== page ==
Friday, February 15, 2013


Ok, let's do this thing before it slips away.  I can only assume that dragging this thing out has probably been no fun for you, dear friends...and delaying has actually been a bit emotionally disastrous for me, it turns out (more about that at the end of the post). 
So, without further ado, her we go.

Last Sunday the 10th, I participated in a staged emergency event called Rolling Chaos.

TheMostImportantGuy is an exec at a private training company that, among other things, has nursing and EMT courses. Rolling Chaos was a disaster drill they hosted.  The more senior students acted as rescue and hospital staff, and more junior students were there as accident victims. Students came from all over to participate as there are multiple campuses in Northern California.   Branches of the military were also there to train, as well as medical helicopter transport and ambulance companies.

There was no real reason for me to be there. I just sort of inserted myself ;-)  LOL

Actually, when I first heard about this, I thought it was just so awesome. I have in the past been paid to do role-playing scenarios for medical students, acting as a patient that has a set of symptoms that needs to be diagnosed. It was really very interesting. So when I heard about this, I asked TheMIG to introduce me to the event coordinators (which he did at the company holiday party) so that I could ask them if I could participate in the role of....waaaaaaait for amputee. (ba-da--bum) 

I was pretty sure I could add to the realism (although my personal goal, I admitted, was to freak out some poor unsuspecting student). They though it was an awesome idea.

So Sunday morning TheMIG and I got up at 4:30am, left the house by ten minutes to 5, and were at the campus by 6. I signed in and was sent directly to "moulage" so I could be made up to look like an accident victim.

I knew I didn't need much help.
What they gave me was a nylon stocking that I put on over my ShortSexyLeg. At the end of the nylon stocking was a pretty horrific looking rubber chunk made to look like the meat and bones.  It was gruesome.  I have a photo of me standing there on one leg smiling and laughing even though I am standing there with my meaty leg ripped off, but don't dare post it here. I fear it would upset your delicate sensibilities.

They also gave me a big sports bottle with a squirt hose that was full of fake blood, and I rigged that up down into my pant leg so that I could squeeze it during the simulation and spurt blood everywhere when I was being rescued. 

After being made up, TheMIG and I went out to check out the drill site.

These photos represent just a very small bit of the entire scene. There were many many vehicles involved in this massive car pile up, and there were hundreds of injured people.  The drill was run twice, and both times I was in the white overturned vehicle in the first photo there.  For the first drill, I wedged my short leg underneath an overturned backseat of the car that had another injured body in it, so they'd have to lift him off me, and then the chair off me, and then, when they could finally get me out, they'd see...SURPRISE! I missing leg! And I'd be spurting all over.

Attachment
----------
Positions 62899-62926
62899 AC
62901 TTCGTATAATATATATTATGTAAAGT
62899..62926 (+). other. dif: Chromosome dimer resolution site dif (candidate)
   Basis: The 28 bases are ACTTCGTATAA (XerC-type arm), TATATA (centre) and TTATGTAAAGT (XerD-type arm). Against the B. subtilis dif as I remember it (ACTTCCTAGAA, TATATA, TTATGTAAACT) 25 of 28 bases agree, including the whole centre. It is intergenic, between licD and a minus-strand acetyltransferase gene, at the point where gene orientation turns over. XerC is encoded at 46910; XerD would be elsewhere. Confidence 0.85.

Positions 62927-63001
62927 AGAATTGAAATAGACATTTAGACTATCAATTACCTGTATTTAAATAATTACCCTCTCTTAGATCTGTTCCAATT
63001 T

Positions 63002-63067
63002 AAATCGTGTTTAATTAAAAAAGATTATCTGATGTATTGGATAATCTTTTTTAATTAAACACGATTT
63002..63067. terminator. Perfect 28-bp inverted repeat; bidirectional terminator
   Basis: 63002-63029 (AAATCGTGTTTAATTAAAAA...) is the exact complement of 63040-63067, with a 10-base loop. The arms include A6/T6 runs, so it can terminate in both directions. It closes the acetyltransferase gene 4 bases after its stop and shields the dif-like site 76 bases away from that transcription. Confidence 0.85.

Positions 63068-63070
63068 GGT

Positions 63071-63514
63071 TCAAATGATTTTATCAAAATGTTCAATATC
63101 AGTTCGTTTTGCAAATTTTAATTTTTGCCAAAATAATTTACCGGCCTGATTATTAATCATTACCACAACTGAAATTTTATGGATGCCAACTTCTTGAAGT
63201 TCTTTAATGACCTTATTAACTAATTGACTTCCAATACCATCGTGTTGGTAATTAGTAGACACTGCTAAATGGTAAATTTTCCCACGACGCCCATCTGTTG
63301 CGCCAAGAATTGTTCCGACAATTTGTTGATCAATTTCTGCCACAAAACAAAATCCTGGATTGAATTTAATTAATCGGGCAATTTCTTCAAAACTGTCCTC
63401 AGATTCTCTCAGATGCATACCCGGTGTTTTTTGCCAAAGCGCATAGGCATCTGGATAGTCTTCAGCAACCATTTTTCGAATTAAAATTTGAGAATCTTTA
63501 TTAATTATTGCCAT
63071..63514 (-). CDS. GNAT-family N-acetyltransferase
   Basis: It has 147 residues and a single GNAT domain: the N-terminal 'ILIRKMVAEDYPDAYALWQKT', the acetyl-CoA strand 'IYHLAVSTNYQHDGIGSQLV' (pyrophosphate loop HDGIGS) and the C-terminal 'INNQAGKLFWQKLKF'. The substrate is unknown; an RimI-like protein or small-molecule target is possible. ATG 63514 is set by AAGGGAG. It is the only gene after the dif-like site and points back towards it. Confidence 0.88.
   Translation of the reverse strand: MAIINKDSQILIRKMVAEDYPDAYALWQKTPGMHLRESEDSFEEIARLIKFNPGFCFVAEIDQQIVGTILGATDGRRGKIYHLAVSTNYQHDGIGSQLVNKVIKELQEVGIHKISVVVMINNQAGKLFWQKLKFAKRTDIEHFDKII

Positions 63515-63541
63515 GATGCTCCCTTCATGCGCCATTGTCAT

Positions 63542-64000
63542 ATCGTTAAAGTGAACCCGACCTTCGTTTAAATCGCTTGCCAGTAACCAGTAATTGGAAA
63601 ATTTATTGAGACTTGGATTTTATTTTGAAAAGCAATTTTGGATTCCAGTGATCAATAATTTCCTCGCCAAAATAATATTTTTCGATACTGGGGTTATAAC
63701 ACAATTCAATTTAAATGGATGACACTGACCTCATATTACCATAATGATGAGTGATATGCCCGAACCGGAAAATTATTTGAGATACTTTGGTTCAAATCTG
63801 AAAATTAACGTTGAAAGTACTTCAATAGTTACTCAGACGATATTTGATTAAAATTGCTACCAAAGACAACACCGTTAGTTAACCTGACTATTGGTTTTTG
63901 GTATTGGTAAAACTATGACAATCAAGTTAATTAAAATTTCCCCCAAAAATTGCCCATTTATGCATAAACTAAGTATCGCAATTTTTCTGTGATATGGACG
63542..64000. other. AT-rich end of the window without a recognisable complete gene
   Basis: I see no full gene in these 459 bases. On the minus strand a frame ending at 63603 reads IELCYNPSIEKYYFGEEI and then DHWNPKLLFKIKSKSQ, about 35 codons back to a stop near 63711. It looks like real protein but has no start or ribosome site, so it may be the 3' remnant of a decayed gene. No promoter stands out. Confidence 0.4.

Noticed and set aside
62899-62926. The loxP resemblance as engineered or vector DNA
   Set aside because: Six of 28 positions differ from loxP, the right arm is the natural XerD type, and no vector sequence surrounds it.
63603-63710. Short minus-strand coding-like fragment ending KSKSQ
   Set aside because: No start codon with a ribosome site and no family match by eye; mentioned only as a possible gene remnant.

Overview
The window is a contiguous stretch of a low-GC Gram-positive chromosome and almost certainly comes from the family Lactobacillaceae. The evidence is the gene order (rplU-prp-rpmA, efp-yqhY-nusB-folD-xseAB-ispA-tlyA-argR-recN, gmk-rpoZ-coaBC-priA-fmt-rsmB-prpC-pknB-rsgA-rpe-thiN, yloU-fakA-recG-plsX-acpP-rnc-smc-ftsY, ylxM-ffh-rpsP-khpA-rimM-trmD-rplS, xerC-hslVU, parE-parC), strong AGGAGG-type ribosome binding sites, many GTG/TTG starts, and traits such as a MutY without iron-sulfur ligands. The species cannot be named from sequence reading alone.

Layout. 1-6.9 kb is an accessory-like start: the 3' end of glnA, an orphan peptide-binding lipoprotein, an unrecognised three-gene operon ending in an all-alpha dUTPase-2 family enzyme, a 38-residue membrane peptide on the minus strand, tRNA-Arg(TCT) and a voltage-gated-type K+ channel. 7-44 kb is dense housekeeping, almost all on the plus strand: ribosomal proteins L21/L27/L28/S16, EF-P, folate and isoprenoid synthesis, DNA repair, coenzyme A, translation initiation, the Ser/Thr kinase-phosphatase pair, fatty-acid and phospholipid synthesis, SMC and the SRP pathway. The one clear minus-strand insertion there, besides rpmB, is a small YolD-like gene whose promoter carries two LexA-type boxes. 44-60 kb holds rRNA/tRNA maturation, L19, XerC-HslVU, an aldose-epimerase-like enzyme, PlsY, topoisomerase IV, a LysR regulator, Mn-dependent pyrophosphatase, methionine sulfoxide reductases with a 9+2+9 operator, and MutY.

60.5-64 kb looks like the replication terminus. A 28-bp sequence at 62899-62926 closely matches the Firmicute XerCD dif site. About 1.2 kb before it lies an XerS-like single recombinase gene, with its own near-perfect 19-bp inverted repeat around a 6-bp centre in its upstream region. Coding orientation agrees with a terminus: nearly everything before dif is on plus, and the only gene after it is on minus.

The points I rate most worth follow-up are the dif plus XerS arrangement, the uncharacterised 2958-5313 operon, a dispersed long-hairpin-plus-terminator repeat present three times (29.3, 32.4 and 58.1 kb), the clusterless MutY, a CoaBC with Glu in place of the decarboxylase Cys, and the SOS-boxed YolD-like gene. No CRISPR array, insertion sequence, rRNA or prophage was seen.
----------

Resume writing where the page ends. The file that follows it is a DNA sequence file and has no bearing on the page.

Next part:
I know. Sorry. LOL

Ok. Here's me trapped in the car.

I look pretty peaceful, don't I?  Almost like I'm sleeping. Actually, this was taken between the time we were put in place and waiting before the drill begin. I was just chillin' when this was taken. Literally chillin'. It was 34 degrees at that point, I had removed my jacket because of the fake blood squirting on me, as I wasn't sure the goop would wash out.  Not only was I cold, I was damp from said goop, and I am positive that this contributed to my coming down with a cold by Sunday night. Being handled by so many people in a fake hospital environment prolly didn't help none either ;-)

I'm assuming you know this about me, but if you are new here, maybe you don't.

I lost my leg in a car accident. A real one.

Of course it wasn't 'til a day or two before this staged event that I wondered silently to myself (and out loud to others), "Hmmmm....maybe this wasn't such a good idea for me."  Even MyFavoriteKid was like, "Are you sure you should be doing this?? Isn't it going to stress you out?"

Well, I was fine the whole day. I didn't have flashbacks or anxiety or anything, and I like to think I did a really good thing by performing my civic duty and preparing these EMT students for the real goddamned world.

I milked the roll, lemme tell ya'.  Like I said, most of the  other accident "victims" were first semester nursing students.  Several of them were trapped in the car with me.  They were really good at playing the role of moaning or screaming in pain, and if that didn't work, they played unconscious. But I worked it a little bit differently (mwahaha). My goal was to say what really gets said by someone (well, me) in this sort of situation, and I was most positive that I'd be saying things the EMT's would not be prepared to hear. I'll try to illustrate, but much will be lost without the tone, I fear.